The Guernsey Literary and Potato Peel Pie Society | Kilburnlad | Film | Reviews


The Guernsey Literary and Potato Peel Pie Society

The Guernsey Literary and Potato Peel Pie Society

It's really fascinating to read reviews after one has seen a film. In this case they reflect the chasm that exists between the professional critics and an average audience. Quoting Peter Bradshaw, the Guardian's film critic: "Populated by Downtown Abbey graduates, this glutinous postwar rom-dram is a load of cobblers." But set against that is the 81% audience satisfaction on Rotten Tomatoes, and a packed audience at our cinema when we saw it on Wednesday afternoon, quite a rare occurrence I assure you. Its problem, if it has one, is that it's a bit twee. But compared to some of the other stuff reaching the cinemas lately, it was quite a delight to watch.

Set in Guernsey immediately after the war, with flashbacks into the time of occupation, it is based around the unlikely sounding Guernsey Literary and Potato Peel Pie Society. The society was started in a moment of crisis, when a group of residents were stopped by Germans during the evening curfew, and needed to come up with a reason for being out. The Potato Peel Pie aspect comes from the fact the islanders were close to starving, the said dish being one of their efforts to feed themselves.

Meanwhile, in London, the author Juliet Ashton receives a letter from Dawsey Adams, one of the society members. He saw her name and former address inside the cover of a secondhand book, and writes to her asking if she could find and send him a book. This starts a correspondence that intrigues Juliet, who convinces her publisher that she should go to Guernsey to learn more about this group of people, with a view to writing an article for The Times. However, when she gets there she finds that their story is closely guarded, and an almost open hostility to the idea of publishing it.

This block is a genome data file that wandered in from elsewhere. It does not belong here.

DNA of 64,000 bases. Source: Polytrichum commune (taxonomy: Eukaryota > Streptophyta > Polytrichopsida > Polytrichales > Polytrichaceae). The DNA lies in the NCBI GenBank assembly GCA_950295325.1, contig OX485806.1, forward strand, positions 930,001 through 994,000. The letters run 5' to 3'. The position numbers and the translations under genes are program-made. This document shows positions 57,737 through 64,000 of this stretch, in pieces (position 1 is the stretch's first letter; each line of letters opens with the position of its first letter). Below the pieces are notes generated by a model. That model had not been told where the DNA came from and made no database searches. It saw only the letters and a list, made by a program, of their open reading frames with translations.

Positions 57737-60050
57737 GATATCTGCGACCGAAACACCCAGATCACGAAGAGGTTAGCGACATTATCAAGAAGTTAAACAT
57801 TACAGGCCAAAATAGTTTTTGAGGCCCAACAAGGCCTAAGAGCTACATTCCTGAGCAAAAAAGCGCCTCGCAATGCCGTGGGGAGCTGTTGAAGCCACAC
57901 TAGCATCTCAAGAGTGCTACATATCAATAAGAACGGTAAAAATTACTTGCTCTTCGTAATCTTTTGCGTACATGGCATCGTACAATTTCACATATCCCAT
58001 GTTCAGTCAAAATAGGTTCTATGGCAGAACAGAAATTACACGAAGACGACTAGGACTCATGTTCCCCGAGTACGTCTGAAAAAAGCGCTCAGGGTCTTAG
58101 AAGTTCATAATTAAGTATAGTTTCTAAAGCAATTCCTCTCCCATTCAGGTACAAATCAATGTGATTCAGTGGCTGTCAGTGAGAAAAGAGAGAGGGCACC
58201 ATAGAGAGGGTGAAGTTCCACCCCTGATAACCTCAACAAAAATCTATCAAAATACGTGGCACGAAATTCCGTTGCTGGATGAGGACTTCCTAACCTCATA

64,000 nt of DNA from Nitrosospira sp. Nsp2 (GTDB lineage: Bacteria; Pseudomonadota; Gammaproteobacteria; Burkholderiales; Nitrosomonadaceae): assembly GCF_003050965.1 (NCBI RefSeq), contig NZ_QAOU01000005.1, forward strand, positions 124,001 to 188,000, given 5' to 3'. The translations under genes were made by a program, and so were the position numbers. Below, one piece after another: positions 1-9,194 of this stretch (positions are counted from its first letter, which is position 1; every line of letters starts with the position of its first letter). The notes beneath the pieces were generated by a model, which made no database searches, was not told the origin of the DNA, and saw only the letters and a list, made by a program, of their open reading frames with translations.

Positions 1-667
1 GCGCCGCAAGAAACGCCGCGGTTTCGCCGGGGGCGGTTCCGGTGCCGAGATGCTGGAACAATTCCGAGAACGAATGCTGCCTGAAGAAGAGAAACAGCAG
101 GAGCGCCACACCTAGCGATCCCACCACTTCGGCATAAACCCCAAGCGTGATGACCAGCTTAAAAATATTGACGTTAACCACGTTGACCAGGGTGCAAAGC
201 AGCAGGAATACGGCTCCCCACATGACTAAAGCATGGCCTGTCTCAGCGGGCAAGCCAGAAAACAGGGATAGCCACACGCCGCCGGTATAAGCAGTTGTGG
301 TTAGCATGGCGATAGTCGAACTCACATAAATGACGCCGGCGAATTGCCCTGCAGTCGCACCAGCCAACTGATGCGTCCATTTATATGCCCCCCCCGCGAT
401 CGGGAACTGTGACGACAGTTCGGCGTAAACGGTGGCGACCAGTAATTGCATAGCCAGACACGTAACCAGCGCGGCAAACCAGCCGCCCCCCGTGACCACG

Over time she wins their trust, and we observe a chemistry between her and Dawsey. One member of the group, Elizabeth, is no longer there, having been taken to Germany during the occupation. A mystery slowly unravels concerning Kit, a young girl who refers to Dawsey as her father, but whose story is far more complicated, involving Elizabeth and a German officer. As Juliet's feelings for Dawsey grow she has to confront the complication that immediately before leaving for Guernsey, her boyfriend, and American officer, proposed marriage with a very large engagement ring.

And so the scene is set for a conflict of emotions, as the back story of the members of the Society is gradually revealed. As for the ending, you'll probably get there before the film does, but what's wrong if once in a while everybody ends up happy.

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